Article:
Chicago-based artist Elijah Burgher continues to find success at every turn. He just opened and closed his first solo exhibition at Chelsea's Zieher Smith and Horton Gallery in New York and now is back in Chicago, where his work is currently on display at the Elmhurst Art Museum as part of the New American Paintings: Midwest Edition exhibition. He's just one of 40 Midwest artists featured.
Because of his time in New York, he hasn't had the opportunity to visit this exhibit and doesn't really know what to expect. That said, he's honored to receive recognition for his talents and is curious to see where his work is hung in proximity to.
Windy City Times spoke with him outside of Chicago's Caffe Streets about his passion for magic and the abstract, the award he received last year, the pressure associated with depicting the familiar, and more.
Windy City Times: A lot of your work has to do with magic and the occult, and I read somewhere that it stemmed from your interest in magic as a child. Can you tell me a little more about that?
Elijah Burgher: I grew up in the woods, and my mother would kick me and my brothers out of the house. It was kind of laissez-faire parenting, so we would just wonder around in the woods, and I would wonder around in the woods alone and make up worlds. I think growing up in nature one can easily cultivate a sense of enchantment, and aside from action figures and fantasy worlds, I was interested in Greek and Norse mythology. So all those things prepared the way for an interesting vehicle in art.
WCT: As someone who delves in the abstract, does it concern you how people interpret your work?
EB: I don't worry about it at all.
WCT: So you don't mind if it's open to them?
EB: Most of the literature I read tends to be difficult, experimental, often times sort of transgressive, and when I first read William S. Burroughs as a teenager I didn't understand it at all, but there was imagery that I became obsessed with, and I read it over and over again.. There's a way in which you create your audience, you know? I wouldn't want to make anything easy that gives away all the answers.
WCT: Last year, you were selected as one of 100 or so people for the 2014 Whitney Biennial ( a survey exhibition that endeavours to take the temperature of contemporary art every two years. ). What was that like?
EB: It was exciting because it's a really large platform and a larger one that I've ever exhibited my work on. It was also an opportunity to make some connections with some far-flung artists whom I admire.
WCT: Was it like an honor to be accepted? What was it like when you got the call?
EB: Oh yeah, I was very thrilled. I laid down on the floor for a couple of minutes, and then I called my boyfriend.
WCT: In previous interviews you mentioned that you don't see naked images of yourself and others as an erotic thing. Can you explain why you don't see it that way?
EB: When I said that, it was in order to distinguish it from a genre of the erotic "male nude" [that] idealizes the male figure. The most extreme example, which I love, would be Tom of Finland, where everyone has enormous pecs, biceps and penises, and I'm more interested in depicting people I know with the bodies and faces that they have. I'm not saying that there's not eroticism in it, but the point is not to eroticate and titillate. If I made some pornographic drawings, you would know it, because they would be pornographic.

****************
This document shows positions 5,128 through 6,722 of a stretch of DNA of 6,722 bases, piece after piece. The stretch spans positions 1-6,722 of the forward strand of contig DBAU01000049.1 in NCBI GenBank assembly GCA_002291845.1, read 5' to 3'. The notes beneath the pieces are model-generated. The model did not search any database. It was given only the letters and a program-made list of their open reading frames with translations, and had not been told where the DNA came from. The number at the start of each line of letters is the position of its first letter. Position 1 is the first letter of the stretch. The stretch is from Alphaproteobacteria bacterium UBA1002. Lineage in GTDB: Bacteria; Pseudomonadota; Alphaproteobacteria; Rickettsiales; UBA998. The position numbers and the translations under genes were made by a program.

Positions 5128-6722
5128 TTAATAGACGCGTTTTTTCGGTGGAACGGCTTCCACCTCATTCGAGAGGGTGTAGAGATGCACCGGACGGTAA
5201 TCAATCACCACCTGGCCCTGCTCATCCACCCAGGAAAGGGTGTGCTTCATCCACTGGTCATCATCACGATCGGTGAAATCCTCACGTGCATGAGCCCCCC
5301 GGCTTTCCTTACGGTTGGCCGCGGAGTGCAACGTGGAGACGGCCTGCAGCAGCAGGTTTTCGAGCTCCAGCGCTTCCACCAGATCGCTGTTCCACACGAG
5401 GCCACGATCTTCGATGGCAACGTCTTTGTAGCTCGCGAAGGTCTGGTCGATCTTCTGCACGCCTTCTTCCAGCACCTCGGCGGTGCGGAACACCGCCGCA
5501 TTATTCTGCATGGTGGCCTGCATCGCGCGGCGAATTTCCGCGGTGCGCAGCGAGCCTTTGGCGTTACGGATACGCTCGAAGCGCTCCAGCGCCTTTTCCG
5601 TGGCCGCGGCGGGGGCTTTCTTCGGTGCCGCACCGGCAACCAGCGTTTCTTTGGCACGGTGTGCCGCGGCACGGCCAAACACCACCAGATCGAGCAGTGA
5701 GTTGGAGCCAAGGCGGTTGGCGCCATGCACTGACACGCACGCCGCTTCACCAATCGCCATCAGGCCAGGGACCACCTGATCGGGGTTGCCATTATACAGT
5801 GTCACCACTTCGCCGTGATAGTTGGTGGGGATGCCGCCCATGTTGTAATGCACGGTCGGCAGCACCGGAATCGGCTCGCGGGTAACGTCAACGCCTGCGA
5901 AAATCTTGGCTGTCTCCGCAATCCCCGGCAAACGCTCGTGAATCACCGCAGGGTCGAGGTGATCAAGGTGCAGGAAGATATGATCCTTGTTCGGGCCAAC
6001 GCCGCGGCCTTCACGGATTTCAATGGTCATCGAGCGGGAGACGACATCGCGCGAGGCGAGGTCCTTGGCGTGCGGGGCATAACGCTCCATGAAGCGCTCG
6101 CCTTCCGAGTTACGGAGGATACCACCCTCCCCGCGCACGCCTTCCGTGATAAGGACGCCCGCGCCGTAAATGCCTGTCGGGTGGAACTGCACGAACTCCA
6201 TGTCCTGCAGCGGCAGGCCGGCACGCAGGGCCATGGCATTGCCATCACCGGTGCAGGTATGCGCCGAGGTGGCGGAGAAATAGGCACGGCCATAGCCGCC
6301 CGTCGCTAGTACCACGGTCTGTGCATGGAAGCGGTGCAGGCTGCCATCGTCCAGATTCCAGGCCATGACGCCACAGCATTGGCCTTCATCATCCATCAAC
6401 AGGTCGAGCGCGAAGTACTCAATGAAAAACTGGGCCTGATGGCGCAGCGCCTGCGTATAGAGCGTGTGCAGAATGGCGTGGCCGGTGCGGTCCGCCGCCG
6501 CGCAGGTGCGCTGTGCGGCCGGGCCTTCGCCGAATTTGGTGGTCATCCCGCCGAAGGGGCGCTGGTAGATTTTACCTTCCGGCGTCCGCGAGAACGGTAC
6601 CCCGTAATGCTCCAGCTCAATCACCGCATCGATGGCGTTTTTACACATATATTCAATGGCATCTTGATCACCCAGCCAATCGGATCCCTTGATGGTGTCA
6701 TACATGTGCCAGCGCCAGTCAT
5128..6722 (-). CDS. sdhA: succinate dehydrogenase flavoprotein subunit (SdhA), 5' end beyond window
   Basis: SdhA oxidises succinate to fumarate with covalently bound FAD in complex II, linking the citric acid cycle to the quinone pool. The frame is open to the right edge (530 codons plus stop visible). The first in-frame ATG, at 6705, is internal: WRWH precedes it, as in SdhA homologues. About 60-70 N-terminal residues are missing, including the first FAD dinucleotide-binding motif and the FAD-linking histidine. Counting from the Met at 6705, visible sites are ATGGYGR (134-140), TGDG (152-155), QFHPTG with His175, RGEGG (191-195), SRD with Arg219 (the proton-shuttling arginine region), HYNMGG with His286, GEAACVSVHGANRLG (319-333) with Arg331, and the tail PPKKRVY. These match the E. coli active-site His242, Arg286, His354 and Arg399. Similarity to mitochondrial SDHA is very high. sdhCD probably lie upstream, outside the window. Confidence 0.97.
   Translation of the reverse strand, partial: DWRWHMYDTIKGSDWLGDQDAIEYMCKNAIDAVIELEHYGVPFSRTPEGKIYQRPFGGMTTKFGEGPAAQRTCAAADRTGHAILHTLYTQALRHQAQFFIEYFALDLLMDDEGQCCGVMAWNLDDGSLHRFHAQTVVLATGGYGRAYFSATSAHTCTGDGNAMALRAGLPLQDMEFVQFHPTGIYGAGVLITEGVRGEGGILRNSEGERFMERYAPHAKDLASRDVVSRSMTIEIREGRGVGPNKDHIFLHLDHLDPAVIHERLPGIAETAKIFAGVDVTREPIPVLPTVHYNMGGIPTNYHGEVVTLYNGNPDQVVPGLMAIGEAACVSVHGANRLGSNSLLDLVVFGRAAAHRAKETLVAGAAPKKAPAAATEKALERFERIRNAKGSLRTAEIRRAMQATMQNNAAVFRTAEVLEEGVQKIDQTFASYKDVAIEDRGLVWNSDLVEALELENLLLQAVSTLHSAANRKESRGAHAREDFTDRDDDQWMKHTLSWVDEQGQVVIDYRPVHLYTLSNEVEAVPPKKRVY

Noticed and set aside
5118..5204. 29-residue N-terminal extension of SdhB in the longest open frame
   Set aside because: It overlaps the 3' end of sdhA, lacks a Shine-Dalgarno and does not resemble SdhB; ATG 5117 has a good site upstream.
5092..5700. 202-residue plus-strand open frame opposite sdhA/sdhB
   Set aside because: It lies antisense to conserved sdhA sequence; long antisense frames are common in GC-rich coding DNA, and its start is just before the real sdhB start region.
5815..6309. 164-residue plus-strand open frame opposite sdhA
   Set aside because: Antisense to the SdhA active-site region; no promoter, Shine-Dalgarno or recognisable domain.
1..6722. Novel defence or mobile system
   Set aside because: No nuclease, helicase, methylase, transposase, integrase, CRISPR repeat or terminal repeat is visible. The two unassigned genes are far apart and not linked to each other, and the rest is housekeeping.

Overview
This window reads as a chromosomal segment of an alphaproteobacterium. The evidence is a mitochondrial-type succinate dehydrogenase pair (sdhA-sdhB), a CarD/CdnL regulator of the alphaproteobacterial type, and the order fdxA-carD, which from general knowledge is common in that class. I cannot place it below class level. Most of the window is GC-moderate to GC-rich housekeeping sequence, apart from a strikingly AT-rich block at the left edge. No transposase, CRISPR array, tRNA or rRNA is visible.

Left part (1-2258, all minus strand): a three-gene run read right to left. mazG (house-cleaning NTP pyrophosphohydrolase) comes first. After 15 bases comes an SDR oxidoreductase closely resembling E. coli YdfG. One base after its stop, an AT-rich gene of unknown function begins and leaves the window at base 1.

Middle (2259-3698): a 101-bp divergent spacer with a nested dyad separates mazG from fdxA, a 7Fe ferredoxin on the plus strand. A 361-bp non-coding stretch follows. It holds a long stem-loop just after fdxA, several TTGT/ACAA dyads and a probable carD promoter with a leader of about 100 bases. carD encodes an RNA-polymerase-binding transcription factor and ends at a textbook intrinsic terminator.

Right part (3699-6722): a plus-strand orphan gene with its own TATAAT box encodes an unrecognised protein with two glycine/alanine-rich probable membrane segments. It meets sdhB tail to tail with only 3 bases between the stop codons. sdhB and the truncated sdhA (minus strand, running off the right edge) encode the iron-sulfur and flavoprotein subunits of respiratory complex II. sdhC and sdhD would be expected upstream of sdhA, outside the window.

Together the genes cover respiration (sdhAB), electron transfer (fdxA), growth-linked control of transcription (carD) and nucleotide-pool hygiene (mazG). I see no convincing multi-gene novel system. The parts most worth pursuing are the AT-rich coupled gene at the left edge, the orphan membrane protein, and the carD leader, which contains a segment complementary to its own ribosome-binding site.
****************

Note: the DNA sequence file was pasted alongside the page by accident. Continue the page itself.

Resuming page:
WCT: A lot of your work deals with the familiar. Do you feel any added pressure to do those works justice, because they have to do with your friends lives as well as your own?
EB: Yeah, that would be the wager and the gambit. By dealing with issues that I'm deeply invested in, I have to make it good.
WCT: Who are some of the artists that have inspired you, both living and dead?
EB: Two of my very close friends are two of the artists some that I love the most are Doug Ischar, and he actually has a show up right now at a place called Nightclub, and John Neff. Also, Richard Hawkins, who's an L.A. based queer artist. There's so many, it's kind of hard so I just go with my friends whose work I look at all the time…Add in, Edie Fake, who has a show up right now at Western Exhibitions. He's a Trans artist who makes really killer drawings.
WCT: I understand that you do a lot of writing on the side and contribute to publications such as So Gay! So how does the writing process compare to the artistic one?
EB: I used to write art criticism when I was straight out of grad school. It was too time-intensive, and people started to see me as more of a writer than an artist. Now writing happens as a function or an extension of the work I make, except in rare cases when a friend asks me to write about their show for an exhibition catalogue. I'm also a regular journal keeper. Sometimes I hammer post-writings into shape, like after I finish a drawing or painting I usually sit down and write about what I think it's doing.
WCT: After this exhibit, what do you have planned?
EB: There are rumblings about a couple shows in the future, but they aren't set in stone so I don't want to say anything. But this summer I'm going to have some unstructured playtime in the studio, which is much needed. I kind of never stop working, but I'm happy not to have a project or a deadline looming over my head so I can try some new things.
Elijah's work will be on display at the Elmhurst Art Museum, 150 Cottage Hill Ave., until Aug. 23. Call 630-834-0202 for more information.
In addition, Burgher has artwork up now at Chicago's Western Exhibitions, 845 W. Washington Blvd., as part of a show called "The Gay Mafia is Real," which lasts until July 18. The gallery is open Wednesday-Sunday ( and most Tuesdays ) from 11 a.m. to 6 p.m.